2. Instruct and guide your child with respect. Avoid personal criticism. A parent’s anger or derisiveness when guiding or instructing a child may make the child resist this particular tone of voice. The way you say things is at least as important as the things you say. Criticism makes the child feel they’re not good enough and this can increase their disobedience. Guide and instruct your child with respect. This kind of talk is easier for both the child and the adult to accept and receive.
  3. Give a warning in advance before instructing the child. Change situations, such as transitioning from one activity to another, often cause friction for children. It’s hard to stop an enjoyable game when it’s not finished. A parent can anticipate the transition by saying, “In two minutes the play will have to stop and we’ll go and have a wash before bed.” You can also use a timer to help.
  4. Use “First – then” instructions. Point out a positive consequence of your child doing as you ask. “First collect the toys in the box, then you can watch cartoons.” You can also use picture cards as a helpful tool. You can also download the Ensin – sitten (First – then) picture card templates:
  5. Offer alternatives. When you prevent a child from doing something they like, it’s a good idea to offer them alternatives. This will help the child to get over their disappointment and focus their attention on new things. “You can’t watch cartoons anymore, but you can help me cook or read a book.”
  6. Make use of body language. If your child seeks your attention at a time when you’re busy, you can use body language to signal to the child that you have noticed them, for example by putting your hand on their shoulder or stroking their back. This way you won’t have to interrupt your conversation, or whatever you’re doing, and the child will understand that it will soon be their turn.

A parent may inadvertently strengthen problem behaviour

Often a parent observes how their child behaves but ignores how consistent or inconsistent their own behaviour is towards the child. Parents may unwittingly reward a child for problem behaviour.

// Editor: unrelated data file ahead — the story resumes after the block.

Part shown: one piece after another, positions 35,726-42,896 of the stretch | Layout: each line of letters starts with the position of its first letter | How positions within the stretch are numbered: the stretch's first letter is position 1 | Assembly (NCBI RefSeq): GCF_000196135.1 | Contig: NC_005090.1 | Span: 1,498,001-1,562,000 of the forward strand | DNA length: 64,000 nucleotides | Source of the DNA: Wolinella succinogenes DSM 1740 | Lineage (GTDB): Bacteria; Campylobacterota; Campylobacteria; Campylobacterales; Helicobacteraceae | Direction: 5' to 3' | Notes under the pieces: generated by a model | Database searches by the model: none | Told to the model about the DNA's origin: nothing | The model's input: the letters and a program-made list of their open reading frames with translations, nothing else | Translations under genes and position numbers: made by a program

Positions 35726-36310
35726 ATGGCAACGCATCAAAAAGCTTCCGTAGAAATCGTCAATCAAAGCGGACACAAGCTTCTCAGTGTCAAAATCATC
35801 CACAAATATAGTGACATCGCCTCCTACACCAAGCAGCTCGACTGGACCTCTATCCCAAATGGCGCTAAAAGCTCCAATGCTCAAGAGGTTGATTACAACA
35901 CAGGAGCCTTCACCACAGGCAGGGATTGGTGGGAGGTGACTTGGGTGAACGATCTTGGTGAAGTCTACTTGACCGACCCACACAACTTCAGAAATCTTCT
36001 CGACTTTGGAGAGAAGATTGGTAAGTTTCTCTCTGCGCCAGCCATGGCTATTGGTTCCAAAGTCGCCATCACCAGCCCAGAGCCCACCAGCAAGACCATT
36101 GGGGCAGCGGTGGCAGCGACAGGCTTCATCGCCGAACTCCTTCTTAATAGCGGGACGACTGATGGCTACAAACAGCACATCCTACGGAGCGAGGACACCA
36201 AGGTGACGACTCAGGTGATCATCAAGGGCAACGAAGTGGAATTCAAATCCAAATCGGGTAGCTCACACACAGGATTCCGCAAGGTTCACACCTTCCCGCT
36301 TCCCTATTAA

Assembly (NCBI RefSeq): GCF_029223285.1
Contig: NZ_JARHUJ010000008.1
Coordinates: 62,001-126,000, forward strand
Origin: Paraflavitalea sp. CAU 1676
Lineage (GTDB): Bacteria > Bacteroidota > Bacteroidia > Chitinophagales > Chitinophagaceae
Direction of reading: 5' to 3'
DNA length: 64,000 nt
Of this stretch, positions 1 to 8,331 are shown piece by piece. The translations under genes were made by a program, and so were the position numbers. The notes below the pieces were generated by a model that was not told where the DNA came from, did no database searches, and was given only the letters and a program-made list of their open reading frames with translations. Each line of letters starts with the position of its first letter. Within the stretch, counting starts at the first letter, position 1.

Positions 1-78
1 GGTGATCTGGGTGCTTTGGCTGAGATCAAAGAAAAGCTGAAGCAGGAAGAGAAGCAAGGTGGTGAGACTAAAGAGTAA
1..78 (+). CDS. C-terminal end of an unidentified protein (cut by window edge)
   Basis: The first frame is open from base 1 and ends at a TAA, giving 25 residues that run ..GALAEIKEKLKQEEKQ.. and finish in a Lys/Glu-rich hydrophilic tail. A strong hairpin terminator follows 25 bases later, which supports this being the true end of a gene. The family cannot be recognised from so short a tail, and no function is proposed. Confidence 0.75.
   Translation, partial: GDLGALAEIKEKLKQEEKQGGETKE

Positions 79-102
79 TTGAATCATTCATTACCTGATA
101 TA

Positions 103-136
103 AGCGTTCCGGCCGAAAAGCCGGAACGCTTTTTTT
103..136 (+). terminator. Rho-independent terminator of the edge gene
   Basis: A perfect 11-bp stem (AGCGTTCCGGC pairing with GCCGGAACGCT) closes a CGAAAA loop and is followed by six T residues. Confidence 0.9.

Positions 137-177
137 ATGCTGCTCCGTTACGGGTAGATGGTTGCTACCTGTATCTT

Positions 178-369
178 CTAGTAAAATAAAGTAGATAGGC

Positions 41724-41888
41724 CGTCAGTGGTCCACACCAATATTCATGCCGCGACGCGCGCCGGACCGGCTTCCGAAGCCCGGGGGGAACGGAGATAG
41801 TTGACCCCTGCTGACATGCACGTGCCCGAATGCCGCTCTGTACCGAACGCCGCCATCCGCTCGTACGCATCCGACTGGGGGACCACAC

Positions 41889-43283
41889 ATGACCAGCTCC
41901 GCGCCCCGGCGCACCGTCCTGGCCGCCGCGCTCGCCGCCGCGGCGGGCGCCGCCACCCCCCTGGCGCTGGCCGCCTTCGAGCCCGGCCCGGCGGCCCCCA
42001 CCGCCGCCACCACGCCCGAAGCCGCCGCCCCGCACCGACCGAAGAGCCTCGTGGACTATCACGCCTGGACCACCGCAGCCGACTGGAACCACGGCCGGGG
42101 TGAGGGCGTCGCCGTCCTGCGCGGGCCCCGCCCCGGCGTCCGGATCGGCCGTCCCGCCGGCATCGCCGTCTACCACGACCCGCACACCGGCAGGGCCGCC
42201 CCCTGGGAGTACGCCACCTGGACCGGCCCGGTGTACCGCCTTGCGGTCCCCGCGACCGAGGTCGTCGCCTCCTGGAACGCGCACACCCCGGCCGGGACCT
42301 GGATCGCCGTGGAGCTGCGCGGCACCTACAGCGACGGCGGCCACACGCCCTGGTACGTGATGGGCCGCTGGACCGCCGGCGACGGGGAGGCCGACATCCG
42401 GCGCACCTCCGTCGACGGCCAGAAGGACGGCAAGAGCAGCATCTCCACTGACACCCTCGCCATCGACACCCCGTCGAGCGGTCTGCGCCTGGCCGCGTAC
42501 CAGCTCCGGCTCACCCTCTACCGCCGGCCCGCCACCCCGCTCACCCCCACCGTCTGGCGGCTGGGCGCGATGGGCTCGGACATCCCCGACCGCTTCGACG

Here are a few example situations:

  1. You’re at the grocery store and you’ve told your child they can’t have any treats today. The child keeps insisting you buy some and misbehaves. Eventually you get tired of the child’s behaviour and buy them something to stop their whining. The child learns that whining and insisting is an effective way to get what they want.
  2. Your child doesn’t want to clean up and you know that if you insist they do, they will argue against it. So you avoid telling your child to clean, or clean up for them. This way your child will not learn to clean up their own mess, even if you would like them to.
  3. You’re having a conversation at the dinner table with another adult and your child starts talking over you. You stop talking and turn your attention to the child. This sends the message that they can get your attention by talking over you.

Don’t avoid issues; instead, anticipate future difficult situations

Many parents find it difficult to be in public places when their children behave in a challenging way. Sometimes one failed restaurant visit can even result in the parent deciding not to go to a restaurant again with the children.

However, you can prepare yourself for challenging situations and they can become easier with time. Usually in situations that occur in public spaces, the problems are related to the child not being able to act as usual, being bored, not getting the attention they want or being tired.

When you know that a situation is coming up that may be difficult for your child, tell them about it in advance. You can use picture cards to help, or draw the future event on paper while explaining it at the same time. Explain what you want them to do and how you want them to behave in this situation.

Also discuss in advance the consequences if your child behaves in an undesirable way. Avoid threatening and pressuring the child, as this can have a negative impact on their behaviour. You can also agree on something nice to do or have as a reward if your child behaves the way you want. Remember to praise your child when you notice them acting the way you told them to.

You can also prepare for the situation, for example, by:

  • Taking along something for the child to do if you know they’re likely to get bored.
  • Taking along something to eat if you plan on staying late.
  • Calming yourself down. Think kindly of yourself and create compassionate images of the difficult situation in your mind. Everyone understands that going anywhere and doing anything with children can be chaotic sometimes.
  • Remembering that you have permission to set boundaries or use your own methods that you feel good about, even when there are other people around. It is not wrong, and your child’s expressions of emotion are not dangerous or shameful.



Webster-Stratton, C. (2006). The Incredible Years: A Trouble-Shooting Guide for Parents of Children Aged 2–8 Years. Publisher: The Incredible Years.

Triple P – Positive Parenting Program.